Letters to the Editor: Why fears of ‘blowback’ and terrorism from Afghanistan are exaggerated

Taliban fighters stand guard at a checkpoint near the U.S. embassy in Kabul, Afghanistan, on Tuesday.
(Associated Press)

To the editor: As Americans absorb the Afghanistan defeat, the critical question for U.S. security becomes about blowback. Translated, will extremists now be better positioned to mount an attack on the homeland, a concern raised by Army Gen. Mark Milley, chairman of the Joint Chiefs of Staff?

Fear of blowback brings a history of exaggeration, Vietnam being the prime example. Rather than dominos falling, communist “allies” fell on each other, resulting in the Third Indochina War that started in 1975.

Given the risk that the Taliban will harbor Al Qaeda and the like, threatening not only the U.S. but other “apostate” nations near and far, cauterization will be the goal. Now, we have over-the-horizon U.S. military capability to disrupt terrorist planning and dramatically improved homeland security since the 9/11 attacks.


Exaggerating Afghanistan’s blowback potential perpetuates an expanded U.S. “war on terrorism” that ill serves the national interest.

Bennett Ramberg, Los Angeles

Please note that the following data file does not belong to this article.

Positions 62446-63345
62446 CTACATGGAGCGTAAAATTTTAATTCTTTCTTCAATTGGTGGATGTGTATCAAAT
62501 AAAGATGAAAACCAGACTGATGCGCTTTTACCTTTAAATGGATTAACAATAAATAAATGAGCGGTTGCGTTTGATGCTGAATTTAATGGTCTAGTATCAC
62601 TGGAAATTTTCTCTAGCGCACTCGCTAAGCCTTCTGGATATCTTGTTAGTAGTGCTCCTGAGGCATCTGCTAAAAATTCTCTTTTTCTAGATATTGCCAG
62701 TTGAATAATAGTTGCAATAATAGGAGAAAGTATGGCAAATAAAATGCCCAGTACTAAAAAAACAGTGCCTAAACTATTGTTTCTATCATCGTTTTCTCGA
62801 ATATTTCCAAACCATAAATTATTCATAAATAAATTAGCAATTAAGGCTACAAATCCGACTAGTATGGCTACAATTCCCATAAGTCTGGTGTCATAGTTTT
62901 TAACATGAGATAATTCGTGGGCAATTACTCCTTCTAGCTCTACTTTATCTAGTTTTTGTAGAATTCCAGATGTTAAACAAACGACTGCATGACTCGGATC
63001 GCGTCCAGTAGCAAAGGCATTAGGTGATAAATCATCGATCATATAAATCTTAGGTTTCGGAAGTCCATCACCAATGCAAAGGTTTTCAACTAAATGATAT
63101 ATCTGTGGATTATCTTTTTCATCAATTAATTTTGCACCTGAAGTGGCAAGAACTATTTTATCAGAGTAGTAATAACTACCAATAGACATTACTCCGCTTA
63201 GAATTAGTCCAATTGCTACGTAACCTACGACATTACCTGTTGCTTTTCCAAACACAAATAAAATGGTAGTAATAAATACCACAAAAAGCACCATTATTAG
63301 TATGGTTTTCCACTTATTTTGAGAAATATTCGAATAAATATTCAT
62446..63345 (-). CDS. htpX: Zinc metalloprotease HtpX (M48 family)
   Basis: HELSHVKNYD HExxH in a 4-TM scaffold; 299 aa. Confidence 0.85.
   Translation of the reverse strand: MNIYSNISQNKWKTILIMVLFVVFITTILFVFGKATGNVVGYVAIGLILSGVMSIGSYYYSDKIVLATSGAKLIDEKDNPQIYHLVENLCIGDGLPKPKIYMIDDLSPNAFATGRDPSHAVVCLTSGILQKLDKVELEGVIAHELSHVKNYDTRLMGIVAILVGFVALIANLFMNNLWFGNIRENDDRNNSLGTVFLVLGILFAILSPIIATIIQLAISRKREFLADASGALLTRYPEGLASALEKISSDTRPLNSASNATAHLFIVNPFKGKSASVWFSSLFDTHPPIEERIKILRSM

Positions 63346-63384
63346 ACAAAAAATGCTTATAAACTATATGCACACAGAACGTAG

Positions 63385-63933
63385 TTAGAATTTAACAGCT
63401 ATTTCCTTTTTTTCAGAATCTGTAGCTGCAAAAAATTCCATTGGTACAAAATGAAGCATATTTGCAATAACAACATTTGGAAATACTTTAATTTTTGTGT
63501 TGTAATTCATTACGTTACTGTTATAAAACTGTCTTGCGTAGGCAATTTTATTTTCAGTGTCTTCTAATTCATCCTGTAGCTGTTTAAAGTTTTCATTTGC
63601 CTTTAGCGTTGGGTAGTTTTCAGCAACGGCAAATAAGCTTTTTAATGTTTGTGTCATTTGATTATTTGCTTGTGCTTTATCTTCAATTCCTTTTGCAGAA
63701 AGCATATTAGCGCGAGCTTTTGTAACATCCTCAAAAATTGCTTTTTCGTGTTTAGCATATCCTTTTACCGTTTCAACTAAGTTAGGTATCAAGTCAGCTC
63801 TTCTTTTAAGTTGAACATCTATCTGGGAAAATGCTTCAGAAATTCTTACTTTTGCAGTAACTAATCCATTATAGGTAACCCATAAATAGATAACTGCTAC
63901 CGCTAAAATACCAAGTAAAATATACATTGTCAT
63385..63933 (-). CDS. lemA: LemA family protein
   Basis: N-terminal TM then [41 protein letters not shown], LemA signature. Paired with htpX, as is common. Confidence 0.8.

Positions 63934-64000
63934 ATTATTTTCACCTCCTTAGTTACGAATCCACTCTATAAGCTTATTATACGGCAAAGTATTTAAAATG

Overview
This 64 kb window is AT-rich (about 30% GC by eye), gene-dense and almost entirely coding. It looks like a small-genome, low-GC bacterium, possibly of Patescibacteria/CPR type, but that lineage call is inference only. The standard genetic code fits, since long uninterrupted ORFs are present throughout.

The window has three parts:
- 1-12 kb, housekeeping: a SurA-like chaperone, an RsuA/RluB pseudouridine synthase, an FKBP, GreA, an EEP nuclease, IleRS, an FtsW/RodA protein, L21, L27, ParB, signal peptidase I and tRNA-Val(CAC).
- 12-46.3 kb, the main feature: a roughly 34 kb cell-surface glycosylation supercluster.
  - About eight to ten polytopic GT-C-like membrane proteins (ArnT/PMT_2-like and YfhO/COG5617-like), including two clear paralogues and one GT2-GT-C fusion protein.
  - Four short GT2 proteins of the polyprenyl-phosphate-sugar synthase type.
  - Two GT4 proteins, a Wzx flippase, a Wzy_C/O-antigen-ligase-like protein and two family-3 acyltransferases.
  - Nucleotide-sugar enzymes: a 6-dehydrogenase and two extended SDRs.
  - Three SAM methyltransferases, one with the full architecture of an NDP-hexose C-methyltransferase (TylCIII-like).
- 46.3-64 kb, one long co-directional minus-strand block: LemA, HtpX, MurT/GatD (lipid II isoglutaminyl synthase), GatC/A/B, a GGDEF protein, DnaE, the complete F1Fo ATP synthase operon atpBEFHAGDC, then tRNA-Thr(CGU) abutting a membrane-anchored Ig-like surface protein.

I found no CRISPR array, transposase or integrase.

The writer was a foreign affairs officer in the State Department Bureau of Politico-Military Affairs during the George H.W. Bush administration.


To the editor: I understand President Biden’s logic as to why after 20 years the United States should not continue to engage in Afghanistan. What none of us understands is why we were not prepared for the rapid downfall and takeover of the country by the Taliban.

The most heartrending question is this: Why does America always promise to help those who put their lives on the line to work side by side with our military as interpreters, promising them our loyalty and help, only to leave them in danger?

Remember how we abruptly ditched the Kurds in 2019?

Mary Ann Ayres, Torrance



To the editor: I am a Democrat who voted for Biden. Now, I am shocked by his insistence that he had no other choice in ending this “forever war” of 20 years.

I don’t buy this for two seconds.

Where did the strange naivete with regard to the brutality of the Taliban come from? I have heard some people say this is a more “modern” Taliban. What does this mean? That it has advanced from the 7th century into the 8th?

Judging by the mass attempt to flee the capital, Kabul, clearly the people of Afghanistan have not forgotten what the Taliban is.

We have had a military presence in Japan and Germany for decades. There is no way I accept that this is the best we could have done in Afghanistan.

Stacey Cole, Lancaster